Alice Dunsdon’s Adelaide blog: dressage is like maths and I need to use my bum

  • It’s the end of day 10 in quarantine, only nine days left to go and on 15 October we fly!

    Quarantine now feels very much like home and Hilly (Fernhill Present) is in fantastic form. I could not be happier with how he looks and feels at this stage of our adventure.

    Last Friday I did some showjump training with Hilly (pictured) and will do some more this week. I will possibly include some “skinny” jumping practice too. This will be the last chance I will have to jump him before we come out of quarantine in Sydney.

    I have always had to be very careful with Hilly’s dressage training. If I do too much “stressage” with him he becomes wound up and uptight and he has a tendency to throw his toys out of the pram. If I do too little practice and then try to run through the test, which means some movements take him by surprise, he becomes worried and stressed and thinks he can’t do it.

    I always think of all my horses as humans. Some are right handed, some are left handed. Some excel in maths and some would excel in English or other subjects.

    I always imagine dressage to be like maths. I was and still am fairly useless at this topic. I know (vaguely) how to add up, divide, multiply, take away and I could even cope with a little a bit of algebra thrown in there. But make it too difficult in a exam situation with a timer going, with no calculator and I would go into panic mode. My brain becomes fuzzy, I’m unable to concentrate, I can’t read the question properly, my palms are clammy, I become very agitated, I feel like my surroundings are closing in on me and all I want to do is go into flight mode and run away. This is Hilly in dressage if I don’t get it right with him.

    Pippa Funnell has given me the best pieces of advice in the past as my next door neighbour and friend (I know, I really should be better at dressage with Pip next door!) and I will share them with you.

    Horses only learn through reward and repetition.

    Act like you’ve only got 10 minutes to spare while training your horse and it will take you 10 hours.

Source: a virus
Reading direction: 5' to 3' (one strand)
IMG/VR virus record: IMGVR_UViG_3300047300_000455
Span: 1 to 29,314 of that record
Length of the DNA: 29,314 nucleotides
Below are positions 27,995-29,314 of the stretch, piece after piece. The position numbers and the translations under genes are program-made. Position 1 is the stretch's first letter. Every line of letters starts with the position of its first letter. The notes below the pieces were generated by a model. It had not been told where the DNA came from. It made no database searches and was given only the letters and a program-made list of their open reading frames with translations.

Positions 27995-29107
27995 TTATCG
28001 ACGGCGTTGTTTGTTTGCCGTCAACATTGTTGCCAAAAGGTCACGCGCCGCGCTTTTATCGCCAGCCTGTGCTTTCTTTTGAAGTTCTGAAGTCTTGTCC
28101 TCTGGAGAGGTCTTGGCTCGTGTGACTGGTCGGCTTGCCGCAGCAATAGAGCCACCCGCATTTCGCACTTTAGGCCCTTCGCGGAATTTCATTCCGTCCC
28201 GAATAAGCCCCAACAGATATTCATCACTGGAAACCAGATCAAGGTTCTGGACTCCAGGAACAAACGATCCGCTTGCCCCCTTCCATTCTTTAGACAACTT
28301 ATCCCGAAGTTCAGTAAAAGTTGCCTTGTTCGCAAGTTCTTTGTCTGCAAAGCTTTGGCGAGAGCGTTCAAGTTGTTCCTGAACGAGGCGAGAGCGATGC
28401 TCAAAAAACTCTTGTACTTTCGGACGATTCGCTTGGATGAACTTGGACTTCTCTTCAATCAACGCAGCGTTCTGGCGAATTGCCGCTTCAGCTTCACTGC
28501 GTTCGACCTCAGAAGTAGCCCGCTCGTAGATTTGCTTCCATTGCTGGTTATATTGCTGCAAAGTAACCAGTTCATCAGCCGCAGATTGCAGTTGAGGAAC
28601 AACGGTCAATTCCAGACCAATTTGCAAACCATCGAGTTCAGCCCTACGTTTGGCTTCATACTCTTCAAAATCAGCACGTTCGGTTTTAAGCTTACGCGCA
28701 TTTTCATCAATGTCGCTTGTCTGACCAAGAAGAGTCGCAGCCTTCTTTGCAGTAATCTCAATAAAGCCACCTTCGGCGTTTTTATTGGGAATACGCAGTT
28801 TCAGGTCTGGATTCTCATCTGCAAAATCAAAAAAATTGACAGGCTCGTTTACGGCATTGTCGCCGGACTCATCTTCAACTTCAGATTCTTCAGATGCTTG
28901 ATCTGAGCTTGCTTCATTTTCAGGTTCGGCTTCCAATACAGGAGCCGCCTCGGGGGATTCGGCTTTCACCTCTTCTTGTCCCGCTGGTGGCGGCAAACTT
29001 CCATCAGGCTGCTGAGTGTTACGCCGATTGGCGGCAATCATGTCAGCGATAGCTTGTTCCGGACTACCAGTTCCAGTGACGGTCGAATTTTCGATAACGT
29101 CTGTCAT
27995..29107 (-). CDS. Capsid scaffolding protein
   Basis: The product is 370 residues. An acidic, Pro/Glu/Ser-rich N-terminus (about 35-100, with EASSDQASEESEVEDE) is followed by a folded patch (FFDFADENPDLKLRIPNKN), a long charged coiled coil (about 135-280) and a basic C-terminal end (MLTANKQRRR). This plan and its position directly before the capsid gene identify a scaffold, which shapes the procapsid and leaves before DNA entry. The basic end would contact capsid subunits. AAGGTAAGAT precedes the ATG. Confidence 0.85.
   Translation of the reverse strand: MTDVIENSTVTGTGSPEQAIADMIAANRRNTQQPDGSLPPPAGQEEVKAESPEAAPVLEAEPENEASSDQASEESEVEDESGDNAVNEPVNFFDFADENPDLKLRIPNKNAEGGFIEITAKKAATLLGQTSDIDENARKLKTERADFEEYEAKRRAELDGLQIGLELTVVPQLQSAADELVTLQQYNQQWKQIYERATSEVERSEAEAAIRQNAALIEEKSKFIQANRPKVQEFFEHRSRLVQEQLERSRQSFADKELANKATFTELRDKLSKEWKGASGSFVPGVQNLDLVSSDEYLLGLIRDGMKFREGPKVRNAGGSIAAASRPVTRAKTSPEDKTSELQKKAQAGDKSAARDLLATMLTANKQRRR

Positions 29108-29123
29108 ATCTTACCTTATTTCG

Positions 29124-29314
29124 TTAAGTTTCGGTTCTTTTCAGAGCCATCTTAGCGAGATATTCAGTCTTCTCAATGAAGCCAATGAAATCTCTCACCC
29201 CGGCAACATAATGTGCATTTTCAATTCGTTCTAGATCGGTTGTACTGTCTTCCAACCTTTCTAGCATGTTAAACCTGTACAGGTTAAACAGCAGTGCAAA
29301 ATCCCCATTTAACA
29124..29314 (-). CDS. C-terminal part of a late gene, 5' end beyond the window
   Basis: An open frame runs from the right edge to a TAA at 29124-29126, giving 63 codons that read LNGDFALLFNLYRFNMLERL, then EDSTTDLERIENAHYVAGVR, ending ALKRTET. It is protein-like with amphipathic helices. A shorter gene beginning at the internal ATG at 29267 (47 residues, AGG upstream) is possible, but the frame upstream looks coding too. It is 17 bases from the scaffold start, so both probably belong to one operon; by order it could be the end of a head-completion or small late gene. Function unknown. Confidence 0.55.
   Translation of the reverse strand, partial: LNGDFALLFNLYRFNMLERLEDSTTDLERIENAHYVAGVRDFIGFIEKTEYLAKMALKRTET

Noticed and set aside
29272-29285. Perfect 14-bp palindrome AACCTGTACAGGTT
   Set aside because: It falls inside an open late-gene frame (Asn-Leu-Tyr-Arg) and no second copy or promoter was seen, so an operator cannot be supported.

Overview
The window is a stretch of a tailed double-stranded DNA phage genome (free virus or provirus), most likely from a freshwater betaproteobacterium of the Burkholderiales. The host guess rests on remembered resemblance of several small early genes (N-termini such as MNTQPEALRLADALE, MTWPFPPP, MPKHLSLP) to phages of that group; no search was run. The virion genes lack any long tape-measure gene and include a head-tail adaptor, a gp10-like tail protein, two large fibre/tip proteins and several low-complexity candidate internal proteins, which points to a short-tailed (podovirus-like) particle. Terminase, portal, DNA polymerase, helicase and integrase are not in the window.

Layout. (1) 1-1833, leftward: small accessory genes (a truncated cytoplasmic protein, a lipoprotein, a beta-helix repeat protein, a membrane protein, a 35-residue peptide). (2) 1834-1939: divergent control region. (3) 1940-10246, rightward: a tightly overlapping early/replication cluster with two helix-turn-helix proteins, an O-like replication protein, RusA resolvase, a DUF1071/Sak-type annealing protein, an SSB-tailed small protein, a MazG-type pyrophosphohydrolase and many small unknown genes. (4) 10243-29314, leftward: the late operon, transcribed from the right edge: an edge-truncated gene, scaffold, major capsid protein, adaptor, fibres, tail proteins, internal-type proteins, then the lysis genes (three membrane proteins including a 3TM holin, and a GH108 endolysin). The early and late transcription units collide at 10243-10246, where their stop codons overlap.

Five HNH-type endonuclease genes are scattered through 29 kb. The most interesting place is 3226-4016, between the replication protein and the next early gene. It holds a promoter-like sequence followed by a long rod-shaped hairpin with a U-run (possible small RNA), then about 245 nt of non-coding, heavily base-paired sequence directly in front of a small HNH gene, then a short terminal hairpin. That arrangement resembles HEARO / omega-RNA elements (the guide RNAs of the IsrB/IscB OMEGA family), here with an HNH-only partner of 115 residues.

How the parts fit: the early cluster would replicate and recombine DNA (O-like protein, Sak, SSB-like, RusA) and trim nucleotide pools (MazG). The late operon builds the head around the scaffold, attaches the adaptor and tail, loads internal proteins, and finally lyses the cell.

Act like you’ve got 10 hours spare to train your horse and it will take you 10 minutes.

    If you need to be firm with your horse never let your heart rate increase. If this happens get off and put your horse away. Have a cup of and take time to relax. Only then when you are calm again you should re-establish your training.

    I live by these rules on a daily basis.

    Hilly quarantine

    Hilly looking well in quarantine

    Horses, like us have moods. Happy, sad, tired, grumpy. Before I question my horse I always look at myself and how I’m riding. Am I making it clear to the horse what I want? Am I in balance? Could I ask the same question in a different way?

    To train Hilly well I have to have him in the best possible mind set. There is no point trying to teach a child how to do Pythagoras’ theorem if they are hyper on sugar and can see all of their friends playing outside or would you try to teach them straight after at football or netball match?

    To put this into Hilly terms, I would not do dressage training after he has had a day off. He would be too fresh and unable to concentrate. I would not do dressage training straight after he has galloped as his muscles would be too fatigued and he would be unable to concentrate.

    So I have to plan my exercise carefully with him. I try to do his dressage training after he has hacked out or in the afternoons after he has been out in the field. One reason for this is his muscles are well warmed up so I don’t have to be in a ménage or classroom environment for too long with him. Hilly has also had a chance to let his brain unwind and relax on a hack or being out in the field first. To bring them straight out of the stable after staring at three walls and whatever they can see in front of them for hours must be pretty tough.

    I use my instinct above all else. If he feels like he’s fresh and needs a canter I will do this instead of trying to drill the dressage. If he feels tired but I’ve set a goal to school him for 40 minutes I will change this and perhaps only do has much as I feel is appropriate for him that day. As a dear old family friend told me once, who goes by the name of Roger Stack: “You need to ride with your bum, not your head!”

    He meant by this you need to ride with feel and instinct.

    And that’s what I’m doing with this whole journey to Adelaide. I’m trusting my instinct and going with my gut feeling. Everything feels right at the moment.

    Until next time…

    Alice xx

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